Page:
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Alone in the Kitchen with an Eggplant (book review)

March 3, 2010

Even looking at the cover of Alone In the Kitchen With an Eggplant: Confessions of Cooking for One and Dining Alone, (edited by Jenni Ferrari-Adler) I start to wonder- what do I cook for just myself? And to wonder how my friends and family would answer that question.

Setting this anthology up as a series of confessions invites the particularly weird revelations, combinations, and cravings even the authors seem to feel a little sheepish or defensive about. Rosa Jurjevics depicts her roommates’ confused reaction to the melange of international groceries that makes her a happy “Food Nomad.” Others toy with their loneliness and solitude a little defensively. Recalling solitary eating of the past, in grad school, in foreign countries, in between romances, as if to say “nothing is wrong with eating alone. But- I got better!” MFK Fisher is an exception, a food writer who eats soup and crackers alone because everyone she knows is too intimidated by her palate to invite her to share their table. Yikes!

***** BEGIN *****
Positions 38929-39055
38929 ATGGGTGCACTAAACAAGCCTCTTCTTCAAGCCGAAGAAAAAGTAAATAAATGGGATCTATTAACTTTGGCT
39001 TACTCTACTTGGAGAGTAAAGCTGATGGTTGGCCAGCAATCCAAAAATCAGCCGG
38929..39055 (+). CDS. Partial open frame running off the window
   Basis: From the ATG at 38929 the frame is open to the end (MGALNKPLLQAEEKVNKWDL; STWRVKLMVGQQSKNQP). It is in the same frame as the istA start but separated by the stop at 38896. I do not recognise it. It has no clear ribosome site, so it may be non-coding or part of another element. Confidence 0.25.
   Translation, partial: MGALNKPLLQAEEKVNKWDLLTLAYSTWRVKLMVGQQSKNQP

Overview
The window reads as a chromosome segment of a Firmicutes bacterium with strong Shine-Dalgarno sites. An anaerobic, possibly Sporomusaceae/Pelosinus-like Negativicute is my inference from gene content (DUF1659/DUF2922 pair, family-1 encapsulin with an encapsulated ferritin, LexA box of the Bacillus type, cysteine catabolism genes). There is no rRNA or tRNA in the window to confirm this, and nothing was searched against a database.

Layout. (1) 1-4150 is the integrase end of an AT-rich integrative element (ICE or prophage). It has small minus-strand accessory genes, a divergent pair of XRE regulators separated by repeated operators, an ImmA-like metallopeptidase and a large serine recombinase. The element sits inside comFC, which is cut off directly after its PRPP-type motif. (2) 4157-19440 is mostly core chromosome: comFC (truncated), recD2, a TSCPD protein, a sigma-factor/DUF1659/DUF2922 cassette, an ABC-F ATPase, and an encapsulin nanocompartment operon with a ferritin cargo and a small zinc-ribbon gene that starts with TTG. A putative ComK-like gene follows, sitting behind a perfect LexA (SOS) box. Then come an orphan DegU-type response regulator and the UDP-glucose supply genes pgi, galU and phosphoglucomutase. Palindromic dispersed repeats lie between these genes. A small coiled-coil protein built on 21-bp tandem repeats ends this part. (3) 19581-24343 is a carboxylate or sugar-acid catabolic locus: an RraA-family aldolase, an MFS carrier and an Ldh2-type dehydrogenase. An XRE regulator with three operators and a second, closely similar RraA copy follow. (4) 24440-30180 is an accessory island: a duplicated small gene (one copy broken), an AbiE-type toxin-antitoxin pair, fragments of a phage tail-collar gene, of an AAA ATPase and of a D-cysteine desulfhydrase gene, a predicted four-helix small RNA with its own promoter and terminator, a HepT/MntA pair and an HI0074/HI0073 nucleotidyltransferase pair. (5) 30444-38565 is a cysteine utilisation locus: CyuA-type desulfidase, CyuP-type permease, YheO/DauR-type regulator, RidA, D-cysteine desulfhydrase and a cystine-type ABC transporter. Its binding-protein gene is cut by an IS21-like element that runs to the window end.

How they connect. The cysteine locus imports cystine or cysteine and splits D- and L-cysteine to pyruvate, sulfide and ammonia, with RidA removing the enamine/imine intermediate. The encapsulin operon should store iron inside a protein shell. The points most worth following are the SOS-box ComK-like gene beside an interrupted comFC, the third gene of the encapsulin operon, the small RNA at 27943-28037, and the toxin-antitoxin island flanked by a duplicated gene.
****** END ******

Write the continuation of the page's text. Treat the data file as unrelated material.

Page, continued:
Grad students on budgets eating beans, single women eating in restaurants like there’s something to prove, homesick expats craving foods that ignite memory.  The essays of food bound up in love and learning solitude after heartbreak read like a kind of expat narrative, too, relearning the customs of not being together with someone. Tastes tied to romance, tied to memories of family. The writing is universally fantastic- sensual and almost melodic. I love good food writing, especially memoir like this. It seems to share a style. Across different authors, the sentences of good food writing have a comforting resonance with me. I want to know what to call that. A desire to wallow in the language. And sometimes lick the pages.

I’m signed up for a Gotham Writers class in food writing. It’ll start next week. I wonder how the next 10 weeks will affect my appetite. Will I crave a different food with every new thing I read? (I’m still dying for the shrimp with avocado raita Steve Almond describes in Que Sera Sarito, An (Almost) Perfect Plan to Never Eat Alone”) Will I eat chemically orange mac and cheese from the blue box like I’m trying to restore my equilibrium? Or will I bankrupt myself at the farmer’s market?

Place your bets now. Frozen chicken fingers or a face plant right into a pile of radishes at Mignorelli’s farmstand?


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